With respect to the badge and the whole idea I too am appalled. To me this implies you only cross the road at a pedestrian crossing which is of course absolutely ludicrous, it means you can’t even cross over a suburban side street to meet your fellow scout or country lane unless there is a pedestrian crossing. It also makes a nonsense of a successful experiment in Poynton where a section of road is stated as equal opportunity and requires motorists to give way to pedestrians wherever they are. Overall it has actually reduced the time for vehicles to negotiate a previously busy traffic light controlled crossing where traffic build up would occur while waiting for the lights to change when no vehicles were waiting to cross, or when frustrated pedestrians have pressed the button but then realised there was no traffic coming so crossed anyway. Although there were reservations about blind people having problems these don’t seem to have arisen, and the shopping areas on both sides of the crossing have been revitalised due to the more civilised way of behaving.

Isn’t it time the RAC produced a badge for considerate driving, and more importantly made sure the motorists were worthy of it.
Roy Bradshaw Manchester

Agree (9) | Disagree (3)

I am a National Standards Cycle Instructor and also lead Breeze rides. My bike is my transport although I do occasionally drive. My thoughts are that we are in a situation where society will not move towards walking and cycling as modes of transport until the perceived and actual danger of motorized traffic is lessened. Perhaps that is where the RAC has more expertise and should focus on changing driver behaviour. I have volunteered at a scout group and supported some scouts with a cycling activity. I am also a school governor where I failed to get other governors to see sense with a cycling policy that went beyond permits, high viz and helmets. I have a feeling that the RAC will have a focus on road safety rather than any encouragement to get families walking and on their bikes and out of their cars. RAC please assure me that this is not the case.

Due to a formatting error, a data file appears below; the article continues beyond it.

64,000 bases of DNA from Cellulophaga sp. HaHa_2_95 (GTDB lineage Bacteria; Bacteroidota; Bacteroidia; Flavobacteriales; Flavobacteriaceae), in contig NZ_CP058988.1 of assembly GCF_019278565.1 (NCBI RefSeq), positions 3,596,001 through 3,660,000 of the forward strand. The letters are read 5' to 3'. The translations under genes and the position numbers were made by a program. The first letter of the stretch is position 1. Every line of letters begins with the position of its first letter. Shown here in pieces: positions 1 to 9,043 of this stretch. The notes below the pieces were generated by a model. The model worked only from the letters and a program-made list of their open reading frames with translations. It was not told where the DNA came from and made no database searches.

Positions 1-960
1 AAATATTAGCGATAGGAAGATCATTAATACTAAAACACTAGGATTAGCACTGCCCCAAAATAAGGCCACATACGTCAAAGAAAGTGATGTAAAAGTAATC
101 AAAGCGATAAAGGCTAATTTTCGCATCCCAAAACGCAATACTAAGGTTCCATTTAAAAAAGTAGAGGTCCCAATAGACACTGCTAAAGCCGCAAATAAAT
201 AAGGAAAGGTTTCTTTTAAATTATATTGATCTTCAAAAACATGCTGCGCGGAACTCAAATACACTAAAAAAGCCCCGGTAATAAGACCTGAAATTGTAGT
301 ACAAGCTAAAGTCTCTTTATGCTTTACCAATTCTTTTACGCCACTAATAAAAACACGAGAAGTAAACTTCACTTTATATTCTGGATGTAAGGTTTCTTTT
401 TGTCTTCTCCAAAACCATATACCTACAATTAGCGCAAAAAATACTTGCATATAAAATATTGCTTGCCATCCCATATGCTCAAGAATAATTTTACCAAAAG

Sarah Wood, Farnborough

Agree (11) | Disagree (3)

I'm still not sure why all the people on the zebra crossing are looking away from the danger. Nor why a Zebra has been chosen, most roads are crossed where there are no services to support pedestrians. Surely the picture is a good example of where very little needs to be invested by the RAC or indeed anyone apart from parents and schools. I have no problem with the RAC helping the scouts make the pavements and roads safer, but I very much doubt it will be at Zebra crossings, so the marketing and badge needs to re-thought.
Bill Austin Otley

Agree (6) | Disagree (6)

As a Cub Scout Leader and a local authority Road Safety Officer, I feel this is a great initiative.

AS you might expect, all of my cubs complete their road safety activity badge. However, many cub packs may not. To my knowledge, no-one else funds visitors to the local sections of the Scout Association to provide road safety education.

So in my opinion, any support and encouragement to educate children aged 8-10 years in pedestrian skills, cycle safety or in-car safety is brilliant. These will only be short reminder sessions I'm sure, with the main messages being taught by road safety officers, school and families.

Well done RAC.
Karen Dobson, Derbyshire

Agree (9) | Disagree (6)

Without having access to the material which will be used for this campaign, it is difficult to be sure, but it looks very much like the usual simplistic victim blaming, with no mention whatsoever of the cause, drivers. This will just reinforce the perception that roads belong to drivers, instead of being a community resource for everyone. We need to recognise the cause of the risk and address that, not pointlessly blame the victims.